Gandhi's First Lesson In Non-violence

"Mohandas gave up the idea of ever eating meat again, but he was now most eager to get big and grown up. Every child passes through this stage, when he tries to imitate his elders. He tries to behave and act like them and thus thinks himself to be grown up. Whenever Mohandas saw his uncle smoking, he would feel a strong desire to smoke also. When Mohandas was about fourteen, one of his friends decided to start smoking cigarettes. But neither of them had any money and cigarettes could not be had without money. The problem, however, was solved by picking up the stubs of the cigarettes that his uncle had smoked. But after a time this failed to satisfy them, and then they began to steal money from the servant's pockets in order to buy cigarettes. Very soon they felt that they could not enjoy their cigarettes when they had to smoke them in this stealthy way. They thought life was hardly worth living when they could not smoke a cigarette freely and openly as their elders did. This thought greatly disappointed them, and they decided to commit suicide. They collected the poisoned seeds of the dhatura16 and decided one evening to eat them. Just when they were about to eat those seeds, it struck them that the poison might not work. What then? How could they ever face their elders after the failure? And so they gave up their idea; and from that day the desire for smoking cigarettes was gone."

"But, mother, surely he must have smoked when he grew up?"

"No, my darling. He never touched a cigarette since that day."

"One day, Mohandas was working at his lessons in his room when his brother came in. He was looking very worried and, coming close to Mohandas, he whispered something in his ear. The brother had gone into a debt of some twenty-five rupees, and he wanted Mohandas to help him out. After much careful thinking, Mohandas hit upon a plan. He quietly went to his brother when he was asleep, and stole a little gold from his armlet. Next morning the gold was sold and the debt was cleared."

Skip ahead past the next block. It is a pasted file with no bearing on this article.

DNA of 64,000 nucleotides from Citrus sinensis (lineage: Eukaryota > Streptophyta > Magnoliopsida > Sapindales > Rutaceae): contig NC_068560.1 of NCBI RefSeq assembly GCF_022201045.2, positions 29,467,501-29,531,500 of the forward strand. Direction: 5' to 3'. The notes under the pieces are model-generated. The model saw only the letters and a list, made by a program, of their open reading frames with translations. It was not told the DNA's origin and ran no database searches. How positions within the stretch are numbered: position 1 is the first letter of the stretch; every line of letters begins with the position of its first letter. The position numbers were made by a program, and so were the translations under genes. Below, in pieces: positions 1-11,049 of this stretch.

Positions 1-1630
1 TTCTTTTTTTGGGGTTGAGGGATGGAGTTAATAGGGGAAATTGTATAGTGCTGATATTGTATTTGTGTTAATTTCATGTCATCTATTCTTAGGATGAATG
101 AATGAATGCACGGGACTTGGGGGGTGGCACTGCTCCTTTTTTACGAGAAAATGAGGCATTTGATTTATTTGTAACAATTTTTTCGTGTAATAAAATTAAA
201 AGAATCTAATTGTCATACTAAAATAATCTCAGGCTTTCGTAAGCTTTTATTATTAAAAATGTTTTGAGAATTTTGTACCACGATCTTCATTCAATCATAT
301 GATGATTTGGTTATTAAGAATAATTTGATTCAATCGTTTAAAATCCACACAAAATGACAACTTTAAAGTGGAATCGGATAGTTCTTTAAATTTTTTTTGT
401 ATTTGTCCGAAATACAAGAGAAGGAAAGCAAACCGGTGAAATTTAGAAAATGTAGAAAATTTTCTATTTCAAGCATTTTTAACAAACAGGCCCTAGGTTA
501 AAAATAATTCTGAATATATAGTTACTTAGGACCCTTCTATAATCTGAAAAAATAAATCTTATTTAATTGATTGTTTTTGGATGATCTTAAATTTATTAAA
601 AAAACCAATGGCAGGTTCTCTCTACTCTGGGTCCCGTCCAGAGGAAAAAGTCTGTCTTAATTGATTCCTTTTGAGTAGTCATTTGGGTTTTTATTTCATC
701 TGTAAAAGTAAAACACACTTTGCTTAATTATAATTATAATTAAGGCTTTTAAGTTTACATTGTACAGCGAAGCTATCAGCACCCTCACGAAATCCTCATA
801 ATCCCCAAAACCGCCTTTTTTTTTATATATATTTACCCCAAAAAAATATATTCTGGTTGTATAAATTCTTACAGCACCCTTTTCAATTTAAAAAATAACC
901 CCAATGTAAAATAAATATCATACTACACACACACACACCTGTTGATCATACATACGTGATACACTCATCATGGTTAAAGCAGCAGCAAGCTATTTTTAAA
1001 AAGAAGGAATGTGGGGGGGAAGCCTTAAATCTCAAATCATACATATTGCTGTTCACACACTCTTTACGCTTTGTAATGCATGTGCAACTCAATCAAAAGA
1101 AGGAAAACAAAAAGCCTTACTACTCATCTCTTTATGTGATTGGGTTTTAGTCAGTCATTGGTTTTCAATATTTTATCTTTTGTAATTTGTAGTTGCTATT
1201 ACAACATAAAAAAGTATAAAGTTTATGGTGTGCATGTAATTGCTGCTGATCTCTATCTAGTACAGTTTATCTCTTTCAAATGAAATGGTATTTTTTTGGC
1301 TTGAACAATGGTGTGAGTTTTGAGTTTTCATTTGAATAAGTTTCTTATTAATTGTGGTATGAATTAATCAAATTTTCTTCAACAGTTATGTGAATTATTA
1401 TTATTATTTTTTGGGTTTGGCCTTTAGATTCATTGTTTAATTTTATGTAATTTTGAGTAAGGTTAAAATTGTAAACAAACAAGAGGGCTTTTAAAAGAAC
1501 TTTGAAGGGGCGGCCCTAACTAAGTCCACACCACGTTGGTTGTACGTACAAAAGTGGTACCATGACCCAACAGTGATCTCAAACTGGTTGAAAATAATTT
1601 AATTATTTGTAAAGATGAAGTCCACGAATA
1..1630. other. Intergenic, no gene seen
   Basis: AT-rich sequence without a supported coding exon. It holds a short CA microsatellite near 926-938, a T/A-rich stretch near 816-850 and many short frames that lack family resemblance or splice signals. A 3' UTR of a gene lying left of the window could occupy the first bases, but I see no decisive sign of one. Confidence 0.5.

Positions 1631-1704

"But, mother, you have always told me that stealing is wrong. How then can you explain Mohandas's action?"

"Hari dear, children often do wrong without knowing what they are doing. But good children are sorry for their mistakes when they come to know of them and never commit them again.

" In order to help one brother, Mohandas had stolen a hit of gold of the other brother. But by doing so he had lost all peace of mind and he could not decide what amends he should make for the wrong that he had done. At last he decided to tell his father the whole truth. He wrote a letter to him, telling him all about the incident. At the same time he promised his father that he would never steal again. He asked his father to punish him as severely as he wished and begged him not to feel pained about it in any way. The father was ill at the time and had to lie in bed all day. Mohandas went up to him, handed the letter and sat down quietly near the bed.

Mohandas serving his father

As the father read that letter, tears began to roll down his cheeks. And as he watched the tears, Mohandas's heart sank with shame and remorse. His father's tears affected him very deeply, and this time he took a silent vow never to do an unrighteous deed again. This incident marked a turning-point in his life and he strove ever after to be ever good and truthful."

"But, mother, why did his father cry so bitterly? Why did he not beat Mohandas or punish him in some other way?"

"Because, my son, Mohandas's courage and truthfulness moved him deeply. If he had given the boy a beating, that would not have been so effective as his own gentle suffering. And that suffering and that love left its impression on Mohandas far more deeply than any beating could ever have done.

This was Mohan's first lesson in non-violence. And later on it was this very weapon with which he fought the British, and won freedom for his country.

The incident of the stealing was soon forgotten, but the father began to love Mohan and trust him more and more. This was only natural, for had not Mohan shown how good and truthful he was?"

"I promise, mother, I, too, will always tell the truth, and then I am sure father will love me more and more."

"Yes, my son. Not your father alone, but every one who loves and honours the truthful."

"But let us proceed with the story, mother. What happened to Mohan after that?"

"His father's health now began to decline. Every one in the house did what he could for him. But Mohandas took special pains to nurse him and look after him. He would rush home from school as soon as possible, and then attend on his father. He would give him his medicines, change his clothes, and massage his aching legs and feet for hours. One night, he had just left his father and gone to his room for something, when a servant knocked at his door and told him that his father had passed away. Mohandas could never forgive himself for not having been near his father during his last moments and this thought hurt him and pained him throughout his life. He was about seventeen when he lost his father.

"Alas ! Poor boy ! How bitterly he must have cried at his father's death!"

"Yes, my son. But today he himself is dead and the whole of India, nay, the whole world, weeps for him and mourns his death!"

16. Poisonous plant.